Two Nominees Meet Nominal Resistance

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Dick Holbrooke’s "ethical baggage" is a coin purse compared to the steamer trunks Bill Clinton lugs around, and it probably wouldn’t have raised an eyebrow if Clinton hadn’t dropped his pants. Surely the prickly Balkan dealmaker would never have gone into bended-knee mode for the Senate Foreign Relations committee this week if he hadn’t known that the best way to get to the U.N. was to give Jesse Helms & Co. what his boss wouldn’t: a real -– or at least proportionate -- apology. "With regret, I must say that carelessness on occasion on my part contributed to these misconceptions," Holbrooke said Thursday. Holbrooke is now looking good, although Helms still has some gripes about "appeasing Slobodan Milosevic" that he’s going to air. For frustrated righties, a poke at Holbrooke is a poke at a President who never lets them land a good one.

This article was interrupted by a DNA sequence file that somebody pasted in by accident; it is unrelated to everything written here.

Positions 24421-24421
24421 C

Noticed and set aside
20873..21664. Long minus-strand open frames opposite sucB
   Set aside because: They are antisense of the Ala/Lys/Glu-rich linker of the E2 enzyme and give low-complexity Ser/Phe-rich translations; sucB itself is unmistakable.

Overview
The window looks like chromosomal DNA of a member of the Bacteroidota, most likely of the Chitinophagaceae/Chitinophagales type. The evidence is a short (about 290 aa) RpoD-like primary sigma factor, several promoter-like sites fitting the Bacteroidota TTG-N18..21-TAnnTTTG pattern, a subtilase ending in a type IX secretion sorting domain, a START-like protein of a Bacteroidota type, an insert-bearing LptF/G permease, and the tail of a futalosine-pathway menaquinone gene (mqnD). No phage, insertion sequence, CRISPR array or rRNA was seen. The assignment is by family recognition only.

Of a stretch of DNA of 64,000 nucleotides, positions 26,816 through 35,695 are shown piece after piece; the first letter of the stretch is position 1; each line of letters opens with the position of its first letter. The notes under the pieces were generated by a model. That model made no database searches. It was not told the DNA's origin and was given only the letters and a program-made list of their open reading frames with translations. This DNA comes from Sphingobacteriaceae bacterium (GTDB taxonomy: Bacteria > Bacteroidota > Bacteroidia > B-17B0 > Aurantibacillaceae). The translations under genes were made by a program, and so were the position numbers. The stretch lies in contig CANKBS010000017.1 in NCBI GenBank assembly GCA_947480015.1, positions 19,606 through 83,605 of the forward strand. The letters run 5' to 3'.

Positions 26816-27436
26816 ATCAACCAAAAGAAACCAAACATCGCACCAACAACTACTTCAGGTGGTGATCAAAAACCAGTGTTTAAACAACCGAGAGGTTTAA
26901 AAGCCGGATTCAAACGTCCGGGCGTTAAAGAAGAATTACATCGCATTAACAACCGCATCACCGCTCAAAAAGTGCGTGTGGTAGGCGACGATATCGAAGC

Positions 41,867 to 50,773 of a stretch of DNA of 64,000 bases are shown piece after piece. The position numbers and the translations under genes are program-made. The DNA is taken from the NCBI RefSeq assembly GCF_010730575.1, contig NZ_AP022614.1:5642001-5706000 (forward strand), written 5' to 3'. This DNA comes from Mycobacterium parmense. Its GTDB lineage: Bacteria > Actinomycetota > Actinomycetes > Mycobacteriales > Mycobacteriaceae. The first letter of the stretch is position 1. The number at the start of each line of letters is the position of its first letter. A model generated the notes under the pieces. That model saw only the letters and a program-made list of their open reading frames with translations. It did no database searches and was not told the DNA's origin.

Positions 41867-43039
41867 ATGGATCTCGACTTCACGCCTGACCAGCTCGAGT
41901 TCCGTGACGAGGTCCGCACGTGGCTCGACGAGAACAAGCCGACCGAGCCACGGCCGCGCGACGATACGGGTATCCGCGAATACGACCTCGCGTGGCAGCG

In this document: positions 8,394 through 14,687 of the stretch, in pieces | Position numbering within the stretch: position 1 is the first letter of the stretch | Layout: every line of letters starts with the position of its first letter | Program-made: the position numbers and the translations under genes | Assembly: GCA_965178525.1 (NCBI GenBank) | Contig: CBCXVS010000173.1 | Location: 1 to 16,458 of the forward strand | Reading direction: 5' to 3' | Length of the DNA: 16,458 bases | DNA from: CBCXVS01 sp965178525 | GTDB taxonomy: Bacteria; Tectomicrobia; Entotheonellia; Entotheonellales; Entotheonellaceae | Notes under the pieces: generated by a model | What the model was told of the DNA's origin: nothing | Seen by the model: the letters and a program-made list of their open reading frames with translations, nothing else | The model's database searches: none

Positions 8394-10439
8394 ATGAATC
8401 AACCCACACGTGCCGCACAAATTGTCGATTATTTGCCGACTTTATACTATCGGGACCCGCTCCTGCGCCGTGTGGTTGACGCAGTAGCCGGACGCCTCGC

Over in the Senate Finance Committee, Larry Summers is having a much easier time -– after all, who could complain about the economy? But Robert Rubin’s often irascible No. 2, says TIME senior economist Bernard Baumohl, "has ruffled a lot of feathers since he got to Washington, and they’re not totally inclined to let him off too easy." So Summers sat through a three-hour grilling on everything from steel imports to Social Security surpluses, and, by the end, everyone seemed satisfied -- even steel-state Democrat Jay Rockefeller, who told Summers he was "superbly qualified for this." Holbrooke still has Helms to deal with, but at the end of the day he and Summers are the administration policies they took part in: the Balkans and the bull market. The former’s been a much bumpier road, but the reality is that whether the Republican Senate likes it or not, both are in the happy-ending phase right now. The same is likely to be true of the nominees.